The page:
Tips for Shooting Zombies (and the free 24Moves Zombie Presets for LR)

[Note: The presets in this article were designed in Lightroom3.]
[Note2: Find the presets or this information helpful? POST A COMMENT! :)]

For photographers wanting to break out of their creative box, this is a great time of year. Halloween is a great opportunity to get the creative engine running and break all the rules.

When shooting zombies, I abandon just about all the rules. The biggest thing I do different is white balance. Its important that the background and foreground (Zombie Horde) are completely separated so I can post process creatively. So I custom white balance with a green gel on my flash.

Some "zombies" don't cover their entire face with paint, just blood. Flashing the subject with green makes it much easier to separate the orange/brown skin tones from the red fake blood. Zombies get a light green hue and everything around them is a red-ish/purple.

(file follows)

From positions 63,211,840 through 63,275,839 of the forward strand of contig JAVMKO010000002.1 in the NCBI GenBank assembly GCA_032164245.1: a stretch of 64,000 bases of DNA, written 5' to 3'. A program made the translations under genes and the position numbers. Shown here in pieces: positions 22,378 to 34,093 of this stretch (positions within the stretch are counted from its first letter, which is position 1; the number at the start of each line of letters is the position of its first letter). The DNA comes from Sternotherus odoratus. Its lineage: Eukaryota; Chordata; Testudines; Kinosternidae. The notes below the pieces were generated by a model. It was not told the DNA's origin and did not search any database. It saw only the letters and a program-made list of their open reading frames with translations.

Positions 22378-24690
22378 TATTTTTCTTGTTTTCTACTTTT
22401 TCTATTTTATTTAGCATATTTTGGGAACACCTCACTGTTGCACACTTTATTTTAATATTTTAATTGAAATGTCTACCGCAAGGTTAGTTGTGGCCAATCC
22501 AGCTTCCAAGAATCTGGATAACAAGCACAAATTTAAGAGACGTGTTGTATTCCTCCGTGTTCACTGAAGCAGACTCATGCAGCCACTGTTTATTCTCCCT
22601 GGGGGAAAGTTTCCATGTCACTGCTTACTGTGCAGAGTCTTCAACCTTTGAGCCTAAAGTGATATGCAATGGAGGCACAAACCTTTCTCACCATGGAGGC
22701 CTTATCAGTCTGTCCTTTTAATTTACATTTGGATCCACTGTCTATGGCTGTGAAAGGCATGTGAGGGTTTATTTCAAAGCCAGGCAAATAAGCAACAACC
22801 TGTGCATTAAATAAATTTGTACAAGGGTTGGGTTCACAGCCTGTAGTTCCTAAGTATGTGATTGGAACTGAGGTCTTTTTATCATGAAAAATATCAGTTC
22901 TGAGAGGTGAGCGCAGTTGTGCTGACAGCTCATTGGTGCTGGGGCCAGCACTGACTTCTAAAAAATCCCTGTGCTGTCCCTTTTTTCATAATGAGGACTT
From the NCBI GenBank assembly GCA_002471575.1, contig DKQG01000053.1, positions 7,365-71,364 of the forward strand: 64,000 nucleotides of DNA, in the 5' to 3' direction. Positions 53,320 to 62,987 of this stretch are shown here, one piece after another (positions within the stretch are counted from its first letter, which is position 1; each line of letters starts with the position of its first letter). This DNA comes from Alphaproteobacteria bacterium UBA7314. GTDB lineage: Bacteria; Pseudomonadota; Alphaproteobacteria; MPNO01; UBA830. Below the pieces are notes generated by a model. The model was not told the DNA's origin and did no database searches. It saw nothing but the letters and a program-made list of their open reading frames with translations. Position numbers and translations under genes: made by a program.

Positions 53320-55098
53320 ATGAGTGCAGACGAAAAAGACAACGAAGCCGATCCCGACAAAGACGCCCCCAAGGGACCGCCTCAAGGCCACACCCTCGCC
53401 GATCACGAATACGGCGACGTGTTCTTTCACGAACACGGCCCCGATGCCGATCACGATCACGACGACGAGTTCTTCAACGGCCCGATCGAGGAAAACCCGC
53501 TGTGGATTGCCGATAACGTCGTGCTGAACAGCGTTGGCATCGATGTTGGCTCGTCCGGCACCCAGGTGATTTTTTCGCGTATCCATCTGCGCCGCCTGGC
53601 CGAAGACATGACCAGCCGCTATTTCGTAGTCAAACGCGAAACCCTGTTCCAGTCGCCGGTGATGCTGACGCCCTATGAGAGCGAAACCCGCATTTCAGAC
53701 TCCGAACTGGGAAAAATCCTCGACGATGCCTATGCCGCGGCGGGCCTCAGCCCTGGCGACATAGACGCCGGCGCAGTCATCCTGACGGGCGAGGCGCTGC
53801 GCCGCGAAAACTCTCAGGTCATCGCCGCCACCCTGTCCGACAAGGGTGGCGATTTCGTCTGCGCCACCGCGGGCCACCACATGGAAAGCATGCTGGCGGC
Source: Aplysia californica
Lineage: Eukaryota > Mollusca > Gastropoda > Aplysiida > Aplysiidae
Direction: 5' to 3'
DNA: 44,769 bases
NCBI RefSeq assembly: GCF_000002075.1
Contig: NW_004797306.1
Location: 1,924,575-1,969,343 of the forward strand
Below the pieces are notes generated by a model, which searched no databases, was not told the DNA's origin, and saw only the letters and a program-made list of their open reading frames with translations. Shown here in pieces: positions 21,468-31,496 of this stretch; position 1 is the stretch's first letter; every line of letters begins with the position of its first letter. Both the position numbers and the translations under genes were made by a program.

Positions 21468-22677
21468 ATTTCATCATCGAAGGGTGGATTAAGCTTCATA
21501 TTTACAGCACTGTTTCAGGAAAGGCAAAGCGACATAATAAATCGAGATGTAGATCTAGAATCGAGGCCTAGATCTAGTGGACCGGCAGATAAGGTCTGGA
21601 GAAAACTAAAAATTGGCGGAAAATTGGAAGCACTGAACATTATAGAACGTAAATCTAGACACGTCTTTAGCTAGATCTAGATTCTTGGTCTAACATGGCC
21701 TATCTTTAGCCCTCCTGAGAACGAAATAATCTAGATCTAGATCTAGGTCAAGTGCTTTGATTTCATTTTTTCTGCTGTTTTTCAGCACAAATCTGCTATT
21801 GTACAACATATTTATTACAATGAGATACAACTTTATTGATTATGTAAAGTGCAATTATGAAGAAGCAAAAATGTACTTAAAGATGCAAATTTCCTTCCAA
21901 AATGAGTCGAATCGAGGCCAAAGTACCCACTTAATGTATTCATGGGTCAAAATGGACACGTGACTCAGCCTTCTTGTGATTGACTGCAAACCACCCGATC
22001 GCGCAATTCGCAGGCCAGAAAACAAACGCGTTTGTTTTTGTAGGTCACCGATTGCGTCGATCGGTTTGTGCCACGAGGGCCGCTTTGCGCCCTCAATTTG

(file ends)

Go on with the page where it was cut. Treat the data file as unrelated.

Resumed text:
My Zombie shooting includes other atypical photography techniques. For example, in some cases I manual focus to provide a bit of actual lens blur.

And I over-expose to flush out detail; in post processing over-exposed images, shadows and highlights become flat and creepy. I really crank up my ISO for deliberate noise.

Finally, I use a very slow shutter. The flash will help "freeze" the close up zombie subject. Then the slow shutter speed pulls in background lighting, introduces blur while panning the camera, and helps provide an off-kilter feeling.

Oh, and when shooting zombies, the "Rule of Thirds" is out the window along most typical portrait rules. :)

Finally, to punch the Zombie look home, I have a group of Lightroom presets. The group attended the 5th annual Zombie Walk along Westheimer this weekend. I promised folks who attended the event that I would provide them my Zombie Lightroom presets. These are free to download from this blog. See below for some examples of how I use them.

The 24Moves Zombie Lighroom Presets (2011)

The 24Moves Zombie Lighroom Presets (2012)


Joe is a User Experience Engineer, Front End Specialist and Application Developer for Bridgeway Software, Inc and part-time consultant for NGO and non-profit organizations in the Houston area. Joe is also a part-time Portrait Photographer at and organizer of the photography club. He and his wife Marty run the Support and Playdate group.













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